Six Common Misunderstandings About Workers Comp for Construction Employees 

Six Common Misunderstandings About Workers Comp for Construction Employees 

Last Updated on March 14, 2023 by Admin

In the U.S., workers’ compensation, which is more commonly known as “worker’s comp”, is a government program that provides workers who become injured or ill as a result of their work with benefits


It is available to employees in the construction industry and many other industries

The program enables injured or ill workers to claim either or both healthcare benefits and cash benefits.

Many employees misunderstand certain things about worker’s comp, though. So, let us set the record straight.


Here are six common misunderstandings about worker’s comp for construction employees.

1. The Same Level of Compensation Is Available in All States

Many workers in the construction industry believe that the requirements for claiming worker’s compensation remain the same from state to state.

But in fact, the precise benefits that workers may be able to claim vary from one state to another.

Furthermore, not all employees are covered in all states. For instance, in some states, small businesses are excluded from having to provide injured or ill employees with worker’s comp.

Related Posts:

2. The Insurance Company Is Always on Your Side

Insurance companies are the ones that handle claims by workers who are injured or become ill due to work-related activities and give out benefits.


But it is a common misconception that insurance companies always payout.

They will want to pay out as little as possible, so do not make the mistake of thinking the insurance company is on your side when you make a claim. Insurers can use various tactics to deny claims.

However, as long as you have a worker’s compensation lawyer working on your behalf to recover compensation for injuries at the workplace, you can better ensure that you are able to receive the maximum benefits that you are entitled to.

An experienced lawyer will look at the facts of your case and review the insurance policies to determine the benefits you are eligible for.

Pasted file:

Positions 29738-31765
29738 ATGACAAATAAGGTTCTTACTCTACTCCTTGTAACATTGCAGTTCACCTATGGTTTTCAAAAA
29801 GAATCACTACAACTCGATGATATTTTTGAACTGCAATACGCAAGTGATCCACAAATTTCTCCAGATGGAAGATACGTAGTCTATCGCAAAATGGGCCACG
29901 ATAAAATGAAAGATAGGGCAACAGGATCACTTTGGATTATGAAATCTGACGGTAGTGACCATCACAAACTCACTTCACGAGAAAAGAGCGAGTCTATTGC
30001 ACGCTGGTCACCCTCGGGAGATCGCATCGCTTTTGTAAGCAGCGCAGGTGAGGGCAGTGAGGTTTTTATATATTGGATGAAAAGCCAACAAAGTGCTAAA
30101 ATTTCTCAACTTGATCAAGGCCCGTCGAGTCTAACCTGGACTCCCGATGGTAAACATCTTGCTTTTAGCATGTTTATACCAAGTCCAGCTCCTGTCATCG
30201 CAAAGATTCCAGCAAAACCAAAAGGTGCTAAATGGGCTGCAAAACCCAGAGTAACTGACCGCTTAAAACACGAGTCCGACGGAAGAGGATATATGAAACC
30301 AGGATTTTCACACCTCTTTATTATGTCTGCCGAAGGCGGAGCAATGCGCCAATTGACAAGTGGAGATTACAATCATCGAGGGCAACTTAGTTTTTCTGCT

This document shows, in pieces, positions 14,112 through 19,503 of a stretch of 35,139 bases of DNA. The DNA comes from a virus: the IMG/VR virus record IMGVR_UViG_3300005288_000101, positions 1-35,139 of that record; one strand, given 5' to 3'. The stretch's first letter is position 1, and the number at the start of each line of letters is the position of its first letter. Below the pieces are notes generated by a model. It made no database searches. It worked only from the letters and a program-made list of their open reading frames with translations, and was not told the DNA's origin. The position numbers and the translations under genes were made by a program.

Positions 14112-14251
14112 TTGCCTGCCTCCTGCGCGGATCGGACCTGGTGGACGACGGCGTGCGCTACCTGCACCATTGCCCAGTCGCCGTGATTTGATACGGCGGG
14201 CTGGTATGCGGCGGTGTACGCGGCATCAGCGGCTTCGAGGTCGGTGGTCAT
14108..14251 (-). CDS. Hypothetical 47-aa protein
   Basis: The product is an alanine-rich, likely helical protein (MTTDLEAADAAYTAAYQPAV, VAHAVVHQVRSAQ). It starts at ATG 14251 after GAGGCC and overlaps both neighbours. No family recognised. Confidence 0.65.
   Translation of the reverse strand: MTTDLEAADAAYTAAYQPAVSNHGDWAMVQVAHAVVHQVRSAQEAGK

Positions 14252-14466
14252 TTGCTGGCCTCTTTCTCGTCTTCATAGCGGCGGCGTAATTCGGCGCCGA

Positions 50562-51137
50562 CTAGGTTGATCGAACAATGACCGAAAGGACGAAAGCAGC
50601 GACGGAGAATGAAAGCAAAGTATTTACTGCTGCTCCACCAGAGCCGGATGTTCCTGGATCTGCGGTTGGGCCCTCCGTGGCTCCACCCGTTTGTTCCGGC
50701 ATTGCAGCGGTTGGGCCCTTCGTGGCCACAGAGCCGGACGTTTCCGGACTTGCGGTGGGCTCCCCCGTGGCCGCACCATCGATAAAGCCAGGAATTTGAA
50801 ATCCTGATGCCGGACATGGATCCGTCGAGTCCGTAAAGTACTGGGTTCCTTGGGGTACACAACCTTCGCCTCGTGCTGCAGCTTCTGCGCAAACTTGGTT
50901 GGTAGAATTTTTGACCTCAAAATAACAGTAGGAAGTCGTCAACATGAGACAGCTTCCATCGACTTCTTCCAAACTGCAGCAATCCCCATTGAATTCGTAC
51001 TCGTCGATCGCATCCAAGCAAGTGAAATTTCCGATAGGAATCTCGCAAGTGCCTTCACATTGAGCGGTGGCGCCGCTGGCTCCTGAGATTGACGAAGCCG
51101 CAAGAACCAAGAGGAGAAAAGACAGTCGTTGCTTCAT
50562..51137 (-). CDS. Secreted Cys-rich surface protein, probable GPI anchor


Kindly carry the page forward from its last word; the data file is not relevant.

Furthermore, some employers push injured workers to return to work before they are physically ready. With the assistance of an attorney, you can ensure you do not go back to work for your construction company until you are physically ready.

3. You Could be Fired if You File a Worker’s Comp Claim

Some construction workers who are injured or become ill in relation to the work they do mistakenly believe that their employers can fire them for filing worker’s comp claims.

In actuality, it is illegal for an employer to fire a worker who exercises his or her right to file a claim.


4. Workers Can Receive Amounts That Are Equal to Their Full Salaries

Many workers in the construction industry think they can receive compensation that matches their full salaries. But usually, the amount is less.

Typically, construction workers can claim up to two-thirds of their gross salaries.

However, most benefits from worker’s comp are not taxable at either the state or federal level.

5. Only Full-time Employees Are Eligible for Worker’s Comp

Another myth around worker’s comp is that only full-time employees are eligible to claim the compensation. But that is not true.

As long as you are on the payroll, whether you are a full-time, part-time or seasonal worker, you are legally entitled to claim worker’s comp if you are injured or become ill as a result of your work.

6. You Are Only Eligible for Worker’s Comp if Your Injury Occurs at the Job Site

One more misconception concerning worker’s comp is that employees are only eligible for compensation if they are injured on the job site.

In fact, workers can sometimes claim benefits if they are injured off-site during work-related activities.

Though, it will depend on the specific circumstances. For instance, if you are injured at a work-related conference or while commuting to meet a client, you may be eligible for worker’s comp.

This website uses cookies to improve your experience. We'll assume you're ok with this, but you can opt-out if you wish. Accept Read More